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Publication numberUS5805362 A
Publication typeGrant
Application numberUS 08/834,477
Publication dateSep 8, 1998
Filing dateApr 11, 1997
Priority dateApr 11, 1997
Fee statusPaid
Publication number08834477, 834477, US 5805362 A, US 5805362A, US-A-5805362, US5805362 A, US5805362A
InventorsJames Nelson Hayes
Original AssigneeSpectra Precision, Inc.
Export CitationBiBTeX, EndNote, RefMan
External Links: USPTO, USPTO Assignment, Espacenet
Focusing mechanism using a thin diaphragm
US 5805362 A
Abstract
A device for focusing light from a laser transmitter is provided. A focusing lens is coupled to a inner portion of a disc shaped diaphragm and the outer portion of the diaphragm is coupled to a mounting assembly. The diaphragm is flexible along the optical axis of the focusing lens but rigid along the transverse plane of the lens. The focus point of a laser is changed by flexing the diaphragm in a direction parallel to the optical axis with a diaphragm flexing device. The position of the lens along the optical axis changes as the diaphragm is flexed, thereby changing the focus point of the laser. The lens does not move laterally so that there is no tilting of the laser beam off the optical axis.
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Claims(33)
What is claimed is:
1. A focusing mechanism, comprising:
a lens element having an outer diameter, an optical axis and a transverse plane;
a first diaphragm having a first opening and a second diaphragm having a second opening, said lens element being mounted in said first and second openings of said first and second diaphragms, said first and second diaphragms being flexible in a direction parallel to said optical axis of said lens element and rigid in a direction parallel to said transverse plane of said lens element;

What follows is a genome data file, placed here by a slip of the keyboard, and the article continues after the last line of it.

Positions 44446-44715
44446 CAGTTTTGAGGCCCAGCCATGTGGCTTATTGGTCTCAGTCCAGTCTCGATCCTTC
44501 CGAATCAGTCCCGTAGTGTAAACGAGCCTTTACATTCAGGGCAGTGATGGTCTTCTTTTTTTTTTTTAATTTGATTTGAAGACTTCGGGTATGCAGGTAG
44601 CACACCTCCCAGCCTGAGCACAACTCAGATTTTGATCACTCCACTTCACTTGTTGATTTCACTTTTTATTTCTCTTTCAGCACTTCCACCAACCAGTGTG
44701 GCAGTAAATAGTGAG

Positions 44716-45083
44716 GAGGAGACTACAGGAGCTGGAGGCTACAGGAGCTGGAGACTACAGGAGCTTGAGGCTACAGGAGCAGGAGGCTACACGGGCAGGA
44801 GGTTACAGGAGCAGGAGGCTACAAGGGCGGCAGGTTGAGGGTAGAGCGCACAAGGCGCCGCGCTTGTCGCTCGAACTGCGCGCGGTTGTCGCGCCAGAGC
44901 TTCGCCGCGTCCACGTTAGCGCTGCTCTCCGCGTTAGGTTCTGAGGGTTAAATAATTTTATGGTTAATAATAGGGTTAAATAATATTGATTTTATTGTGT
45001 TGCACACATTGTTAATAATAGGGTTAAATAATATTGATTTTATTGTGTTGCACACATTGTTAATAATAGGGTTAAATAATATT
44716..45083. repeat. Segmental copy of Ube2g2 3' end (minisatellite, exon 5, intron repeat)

a mounting assembly coupled to said first and second diaphragms; and
a diaphragm flexing assembly coupled to said mounting assembly for flexing said first and second diaphragms so as to position said lens element in said direction parallel to said optical axis.
2. The focusing mechanism of claim 1, further comprising a plurality of said first diaphragms.
3. The focusing mechanism of claim 1, wherein said first diaphragm is substantially disc shaped.
4. The focusing mechanism of claim 3, wherein said first diaphragm has a center point through which said optical axis of said lens element passes.
5. The focusing mechanism of claim 4, wherein said first diaphragm is substantially flat with a solid cross-section.
6. The focusing mechanism of claim 4, wherein said first diaphragm has a first corrugated cross-section.
7. The focusing mechanism of claim 6, wherein said second diaphragm has a second corrugated cross-section.
8. The focusing mechanism of claim 7, wherein said first corrugated cross-section corresponds to said second corrugated cross-section.
9. The focusing mechanism of claim 1, wherein said lens element includes a lens and a lens housing having a third opening, a first clamp and a second clamp, said lens being mounted in said third opening of said lens housing by said first clamp, and wherein said first and second diaphragms have a first clamping section substantially adjacent said first and second openings of said first and second diaphragms, respectively, said first clamping section of said first and second diaphragms being coupled to said lens housing by said second clamp.
10. The focusing mechanism of claim 9, wherein said mounting assembly includes a mounting member having a fourth opening and a third clamp, and wherein said first and second diaphragms have an outer edge and a second clamping section substantially adjacent to said outer edge, said second clamping sections of said first and second diaphragms being mounted in said fourth opening of said mounting member by said third clamp.